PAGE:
Anyone who has had a similar job can sympathize. I am willing to bet that there isn’t an office worker out there who hasn’t fallen asleep on the job at some point, whether out of sheer boredom or from truly being tired.
I say this not to give an excuse to the air traffic controller who reportedly fell asleep on the job at Reno-Tahoe International Airport this week. I say it only to offer a little sympathy to the person because we’ve all done it, and most of us don’t have to work in the middle of the night.
However, also speaking from experience, I know that my workplace napping is never truly full sleep. Those times when I knew I could get away with it, I closed my eyes, put my chin in my chest and allowed my mind to drift halfway to dreamland. It was peaceful and relaxing, but somehow I managed to maintain enough consciousness that I could quickly snap to attention if someone walked in. This was only possible when I had an office where I sat with my back to a wall and faced the door; not only do I not have time or reason to sleep on the job now, but people also can walk up behind me.
The other factor in my desk dozing was the knowledge that I had no reason not to catch some Zs. There were times when I literally had nothing to do for days on end. I could have danced around naked or conducted human sacrifices and no one would have known.
Perhaps it was a sign of my youthful attitude at the time, but I wasn’t about to tell anyone I had all this free time. Maybe they would have found something for me to do, or maybe they would have decided it wasn’t worth keeping me.
In the case of the local airport incident, the air traffic controller had plenty to do — namely, guiding an airplane carrying a sick passenger safely to the ground. And anyone who has watched airplanes come and go while waiting for their own flight knows that those big jets hit the ground every few minutes, so the air traffic controllers are plenty busy.
But they’re still human, and humans for the most part sleep at night. A person can quickly go from wide awake to uncontrollably sleepy in no time. I learned this nearly 15 years ago when I was driving on a highway in Nebraska late at night to an internship in Wisconsin. At about 11 p.m. I got a second wind and decided to drive all night. Just a few hours later that energy was suddenly gone and I began to nod off. To this day I can vividly recall seeing a pair of headlights coming straight at me just before I jerked the wheel violently to swerve out of the way. I am still not sure if it really happened or I imagined having drifted into oncoming traffic, but I do know I then slept in a rest stop parking lot for about four hours.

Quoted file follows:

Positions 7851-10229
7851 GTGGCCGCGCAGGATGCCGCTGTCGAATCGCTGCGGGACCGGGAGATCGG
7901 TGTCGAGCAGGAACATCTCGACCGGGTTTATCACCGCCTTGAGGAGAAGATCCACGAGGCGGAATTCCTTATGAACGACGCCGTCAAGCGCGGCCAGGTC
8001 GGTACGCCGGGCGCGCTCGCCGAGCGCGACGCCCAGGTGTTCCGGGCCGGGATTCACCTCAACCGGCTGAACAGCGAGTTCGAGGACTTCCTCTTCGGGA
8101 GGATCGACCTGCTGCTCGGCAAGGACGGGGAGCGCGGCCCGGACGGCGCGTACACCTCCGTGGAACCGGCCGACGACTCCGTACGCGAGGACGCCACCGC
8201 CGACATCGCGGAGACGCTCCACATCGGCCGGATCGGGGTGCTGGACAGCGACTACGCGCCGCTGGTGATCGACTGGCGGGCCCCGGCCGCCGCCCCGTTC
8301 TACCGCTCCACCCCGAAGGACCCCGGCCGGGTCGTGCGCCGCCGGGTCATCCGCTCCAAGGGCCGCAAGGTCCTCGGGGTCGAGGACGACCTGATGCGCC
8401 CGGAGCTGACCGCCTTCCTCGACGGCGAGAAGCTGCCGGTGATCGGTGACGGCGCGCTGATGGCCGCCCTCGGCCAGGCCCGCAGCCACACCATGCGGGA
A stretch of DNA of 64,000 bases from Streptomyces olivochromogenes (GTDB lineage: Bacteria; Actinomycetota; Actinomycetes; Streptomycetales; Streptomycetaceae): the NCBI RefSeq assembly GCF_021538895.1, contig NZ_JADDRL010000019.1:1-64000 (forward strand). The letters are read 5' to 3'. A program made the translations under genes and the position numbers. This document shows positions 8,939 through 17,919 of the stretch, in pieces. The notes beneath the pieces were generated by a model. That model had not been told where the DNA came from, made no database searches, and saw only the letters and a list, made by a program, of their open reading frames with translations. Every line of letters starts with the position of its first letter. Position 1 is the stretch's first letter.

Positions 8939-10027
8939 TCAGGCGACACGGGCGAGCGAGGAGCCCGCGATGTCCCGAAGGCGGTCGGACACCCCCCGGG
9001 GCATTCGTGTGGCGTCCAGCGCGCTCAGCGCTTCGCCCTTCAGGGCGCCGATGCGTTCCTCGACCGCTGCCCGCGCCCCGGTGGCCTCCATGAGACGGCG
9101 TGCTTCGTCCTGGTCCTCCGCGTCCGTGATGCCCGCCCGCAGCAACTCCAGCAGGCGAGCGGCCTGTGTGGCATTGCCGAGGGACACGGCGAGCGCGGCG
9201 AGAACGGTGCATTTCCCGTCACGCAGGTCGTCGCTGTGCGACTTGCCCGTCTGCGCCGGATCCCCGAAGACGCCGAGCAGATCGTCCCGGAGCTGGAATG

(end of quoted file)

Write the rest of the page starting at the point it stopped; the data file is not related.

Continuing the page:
An Associated Press article published Saturday said the FAA won’t even allow air traffic controllers to sleep during their breaks, even though scientists recommend allowing it and other countries permit it. But then other countries provide medical care for all citizens while America apparently knows better.
The incidents of sleeping in the tower that were reported this week are no doubt just a snippet of the countless incidents that probably happen all the time with no consequences.
But that’s just lucky. If the government and scientists know that pilots and air traffic controllers, who hold in their hands the lives of a plane’s passengers, have fatigue issues while working at night they need to figure out a way to work around it. That might mean shorter shifts or split shifts with sanctioned sleeping in between. They have enough to think about with 10-ton hunks of metal defying gravity and not hitting each other in midair without also fighting the natural urge to sleep while the sun is down. If I am going to plummet to my death from 15,000 feet in a steel tube I at least want everyone awake at the controls while I do it.
Now, if you’ll excuse me, I have been typing for an hour and need a nap.
Nathan Orme is the editor of the Sparks Tribune. He can be reached at firstname.lastname@example.org.